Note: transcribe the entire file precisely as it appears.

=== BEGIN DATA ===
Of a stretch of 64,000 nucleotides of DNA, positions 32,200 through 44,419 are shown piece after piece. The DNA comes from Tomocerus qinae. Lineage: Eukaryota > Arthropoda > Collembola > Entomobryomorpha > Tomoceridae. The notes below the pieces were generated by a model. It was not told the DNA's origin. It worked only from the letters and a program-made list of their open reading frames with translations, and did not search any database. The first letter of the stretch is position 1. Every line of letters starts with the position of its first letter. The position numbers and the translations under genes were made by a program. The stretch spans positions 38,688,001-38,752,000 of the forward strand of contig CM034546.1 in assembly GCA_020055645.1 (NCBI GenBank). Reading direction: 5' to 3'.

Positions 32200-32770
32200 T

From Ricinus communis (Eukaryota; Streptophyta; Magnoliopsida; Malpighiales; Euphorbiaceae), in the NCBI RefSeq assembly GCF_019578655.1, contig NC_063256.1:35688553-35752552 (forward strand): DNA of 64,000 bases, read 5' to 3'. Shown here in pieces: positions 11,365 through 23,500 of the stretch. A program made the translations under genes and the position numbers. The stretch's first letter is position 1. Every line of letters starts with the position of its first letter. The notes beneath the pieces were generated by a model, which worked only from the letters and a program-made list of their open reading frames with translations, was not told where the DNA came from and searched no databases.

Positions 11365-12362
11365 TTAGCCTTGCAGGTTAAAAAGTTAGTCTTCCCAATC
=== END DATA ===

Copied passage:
Of a stretch of 64,000 nucleotides of DNA, positions 32,200 through 44,419 are shown piece after piece. The DNA comes from Tomocerus qinae. Lineage: Eukaryota > Arthropoda > Collembola > Entomobryomorpha > Tomoceridae. The notes below the pieces were generated by a model. It was not told the DNA's origin. It worked only from the letters and a program-made list of their open reading frames with translations, and did not search any database. The first letter of the stretch is position 1. Every line of letters starts with the position of its first letter. The position numbers and the translations under genes were made by a program. The stretch spans positions 38,688,001-38,752,000 of the forward strand of contig CM034546.1 in assembly GCA_020055645.1 (NCBI GenBank). Reading direction: 5' to 3'.

Positions 32200-32770
32200 T

From Ricinus communis (Eukaryota; Streptophyta; Magnoliopsida; Malpighiales; Euphorbiaceae), in the NCBI RefSeq assembly GCF_019578655.1, contig NC_063256.1:35688553-35752552 (forward strand): DNA of 64,000 bases, read 5' to 3'. Shown here in pieces: positions 11,365 through 23,500 of the stretch. A program made the translations under genes and the position numbers. The stretch's first letter is position 1. Every line of letters starts with the position of its first letter. The notes beneath the pieces were generated by a model, which worked only from the letters and a program-made list of their open reading frames with translations, was not told where the DNA came from and searched no databases.

Positions 11365-12362
11365 TTAGCCTTGCAGGTTAAAAAGTTAGTCTTCCCAATC